Buddhism paves the way for a new world
The Buddha-Dhamma is a moral and philosophical system
which expounds a unique path of Enlightenment, and is
not a subject to be studied from a mere academic
The doctrine is certainly to be studied, more to be
practised, and above all to be realised by oneself.
Mere learning is of no avail without actual practice.
The learned man who does not practise the Dhamma, the
Buddha says, is like a colourful flower without
fragrance. He who does not study the Dhamma is like a
blind man. But, he who does not practise the Dhamma is
comparable to a library.
According to Buddhism, it should be stated that neither
wealth nor poverty, if rightly viewed, need be an
obstacle towards being an ideal Buddhist.
Anathapindika, the Buddha’s best supporter, was a
millionaire. Ghatikara, who was regarded even better
than a king, was a penniless potter.
In one sense, all Buddhists are courageous warriors.
They do fight, but not with weapons and bombs.
They do kill, but not innocent men, women and children.
With whom and with what do they fight? Whom do they
They fight with themselves, for man is the worst enemy
of man. Mind is his worst enemy and the best friend.
Ruthlessly, they kill the passions of lust, hatred and
ignorance that reside in his mind by morality,
concentration and wisdom.
Man is not meant for Buddhism. But Buddhism is meant for
As human beings, we should strive to make the maximum
benefit of being born a human. Otherwise, our human
birth is useless.
The Fully Enlightened One had perfect wisdom of
everything and He wanted only to show the way for his
followers to get rid of this never - ending cycle of
births and deaths.
So, the Buddha preached only the essential part of His
The Blessed One was once living at Kosambi in a wood of
Simsapa trees. He picked up a few leaves in his hand,
and asked the bhikkhus, “How do you conceive this,
bhikkhus, which is more, the few leaves that I have
picked in my hand or those on the trees in the wood?
“The leaves that the Blesses One has picked up in his
hand are few, those in the wood are far more”, bhikkhus
“So too, bhikkhus, the things that I have known by
direct knowledge are more; the things that I have told
you are only a few. Why have I not told them? Because
they bring no benefit, no advancement in the holy life,
to stilling, to direct knowledge, to enlightenment, to
Nibbana. That is why I have not told them. And what have
I told you?
This is suffering; this is the origin of suffering; this
is the cessation of suffering; this is the way leading
to the cessation of suffering.
That is what I have told you. Why have I told it?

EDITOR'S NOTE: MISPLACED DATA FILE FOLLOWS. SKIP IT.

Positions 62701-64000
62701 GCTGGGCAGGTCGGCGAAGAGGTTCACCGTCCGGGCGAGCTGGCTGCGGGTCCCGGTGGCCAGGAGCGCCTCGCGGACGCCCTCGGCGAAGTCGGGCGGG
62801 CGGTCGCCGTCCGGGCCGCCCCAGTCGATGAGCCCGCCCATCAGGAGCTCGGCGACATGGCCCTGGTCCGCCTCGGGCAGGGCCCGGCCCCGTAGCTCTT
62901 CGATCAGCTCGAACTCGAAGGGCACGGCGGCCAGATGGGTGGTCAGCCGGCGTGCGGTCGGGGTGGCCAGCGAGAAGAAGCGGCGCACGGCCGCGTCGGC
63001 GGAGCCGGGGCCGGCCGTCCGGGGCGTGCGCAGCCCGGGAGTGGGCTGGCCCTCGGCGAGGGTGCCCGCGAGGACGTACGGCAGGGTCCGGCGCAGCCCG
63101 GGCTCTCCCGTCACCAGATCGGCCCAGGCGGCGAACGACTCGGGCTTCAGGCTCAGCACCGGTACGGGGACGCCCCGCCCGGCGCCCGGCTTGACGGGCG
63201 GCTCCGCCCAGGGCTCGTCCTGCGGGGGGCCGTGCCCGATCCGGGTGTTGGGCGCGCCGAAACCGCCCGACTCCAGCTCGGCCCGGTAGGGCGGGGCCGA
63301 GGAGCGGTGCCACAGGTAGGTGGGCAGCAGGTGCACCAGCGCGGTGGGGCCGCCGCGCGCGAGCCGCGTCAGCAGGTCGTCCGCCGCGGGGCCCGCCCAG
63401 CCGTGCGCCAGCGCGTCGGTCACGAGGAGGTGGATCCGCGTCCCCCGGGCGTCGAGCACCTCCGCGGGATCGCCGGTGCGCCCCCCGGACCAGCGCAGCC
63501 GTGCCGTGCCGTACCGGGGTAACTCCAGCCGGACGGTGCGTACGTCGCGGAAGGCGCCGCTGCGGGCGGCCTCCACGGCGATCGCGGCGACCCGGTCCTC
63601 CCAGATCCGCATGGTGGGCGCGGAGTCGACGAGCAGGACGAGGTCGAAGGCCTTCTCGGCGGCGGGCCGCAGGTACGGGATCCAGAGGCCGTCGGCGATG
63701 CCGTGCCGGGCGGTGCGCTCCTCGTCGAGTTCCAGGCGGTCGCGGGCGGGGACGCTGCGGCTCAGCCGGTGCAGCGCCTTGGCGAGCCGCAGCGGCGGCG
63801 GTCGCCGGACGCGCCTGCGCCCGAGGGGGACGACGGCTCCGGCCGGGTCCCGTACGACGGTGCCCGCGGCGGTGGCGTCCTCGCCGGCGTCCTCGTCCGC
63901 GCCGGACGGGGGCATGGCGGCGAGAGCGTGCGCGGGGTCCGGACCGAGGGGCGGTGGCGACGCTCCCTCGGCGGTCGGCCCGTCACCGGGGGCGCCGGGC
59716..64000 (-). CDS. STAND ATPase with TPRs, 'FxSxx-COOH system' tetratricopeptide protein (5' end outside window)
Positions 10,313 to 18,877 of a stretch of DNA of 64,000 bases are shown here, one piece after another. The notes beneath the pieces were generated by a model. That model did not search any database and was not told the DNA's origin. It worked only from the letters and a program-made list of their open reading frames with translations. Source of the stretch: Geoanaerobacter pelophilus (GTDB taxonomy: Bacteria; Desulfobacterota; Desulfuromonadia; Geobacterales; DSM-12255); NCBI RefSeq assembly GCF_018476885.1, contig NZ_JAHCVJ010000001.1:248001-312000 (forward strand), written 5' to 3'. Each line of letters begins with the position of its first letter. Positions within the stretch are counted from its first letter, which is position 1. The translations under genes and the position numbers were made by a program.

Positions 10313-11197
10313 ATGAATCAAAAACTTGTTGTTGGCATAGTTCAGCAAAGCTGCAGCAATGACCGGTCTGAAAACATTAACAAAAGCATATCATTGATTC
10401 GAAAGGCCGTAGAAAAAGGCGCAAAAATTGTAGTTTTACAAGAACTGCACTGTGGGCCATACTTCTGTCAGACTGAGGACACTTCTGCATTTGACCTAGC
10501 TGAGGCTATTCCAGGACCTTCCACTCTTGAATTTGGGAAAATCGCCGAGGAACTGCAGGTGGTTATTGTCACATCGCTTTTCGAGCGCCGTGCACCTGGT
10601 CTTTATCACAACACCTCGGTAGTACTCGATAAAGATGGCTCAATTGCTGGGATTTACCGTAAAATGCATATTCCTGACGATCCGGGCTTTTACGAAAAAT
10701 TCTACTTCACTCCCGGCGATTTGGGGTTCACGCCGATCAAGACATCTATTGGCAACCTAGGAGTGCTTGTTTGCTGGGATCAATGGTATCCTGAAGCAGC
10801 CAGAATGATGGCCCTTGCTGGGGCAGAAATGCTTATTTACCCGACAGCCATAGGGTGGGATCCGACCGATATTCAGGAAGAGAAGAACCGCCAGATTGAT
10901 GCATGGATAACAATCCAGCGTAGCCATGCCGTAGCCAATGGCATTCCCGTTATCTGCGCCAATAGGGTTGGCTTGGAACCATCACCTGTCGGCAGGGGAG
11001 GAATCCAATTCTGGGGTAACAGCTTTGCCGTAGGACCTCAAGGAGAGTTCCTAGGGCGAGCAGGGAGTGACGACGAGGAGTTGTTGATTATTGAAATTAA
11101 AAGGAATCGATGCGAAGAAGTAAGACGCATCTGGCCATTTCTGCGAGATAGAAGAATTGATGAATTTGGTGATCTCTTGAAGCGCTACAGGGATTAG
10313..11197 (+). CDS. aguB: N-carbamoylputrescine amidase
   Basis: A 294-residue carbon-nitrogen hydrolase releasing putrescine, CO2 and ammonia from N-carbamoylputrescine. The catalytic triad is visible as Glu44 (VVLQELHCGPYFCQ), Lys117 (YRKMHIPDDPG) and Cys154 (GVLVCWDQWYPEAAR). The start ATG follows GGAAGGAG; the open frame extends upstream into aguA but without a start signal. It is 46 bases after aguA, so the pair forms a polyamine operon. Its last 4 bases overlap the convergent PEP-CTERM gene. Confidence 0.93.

Because it brings benefit, and advancement in the holy
life, and because it leads to dispassion, to fading, to
ceasing, to stilling, to direct knowledge, to
enlightenment, to Nibbana. So, bhikkhus, let your task
This is suffering, this is the origin of suffering, this
is the cessation of suffering, this is the way leading
to the cessation of suffering.
Strive to realise these noble truths to end suffering”
the Buddha the Most Compassionate One preached to the
bhikkhus to act wisely without any further delay to
cross over the Ocean of Samsaric Journey.
The freedom that the followers of the Buddha enjoy is
commendable. In fact, many Buddhists have not even
realised this themselves. They have full freedom to
judge and think for themselves whether to accept or to
They are not bound to accept anything in the name of
religion, either simply by thinking of the greatness of
a particular religious teacher, or, by thinking that it
is their bounden duty to accept the words of holy
scriptures, or, the ways of ancient traditions.
Buddhists are at liberty to investigate for themselves
and accept or reject any proposition in accordance with
their own conviction, based on reason. The purpose of
religion is “Annihilation of all greed, extinction of
all hatred, cessation of all ignorance and cultivation
of virtue and wisdom.”
“Wherever the Buddha’s teachings have flourished, either
in cities or countryside, people would gain
The land and people would be enveloped in peace.
The sun and moon will shine clear and bright.
Wind and rain would appear accordingly, and there will
be no disasters.
Nations would be prosperous and there would be no use
for soldiers or weapons.
People would abide by morality and accord with laws.
They would be courteous and humble, and everyone would
be content without injustices.
There would be no thefts or violence.
The strong would not dominate the weak and everyone
would get their fair share.”
May all have wisdom to realise the four Noble Truths,
within this very short life-span on this earth.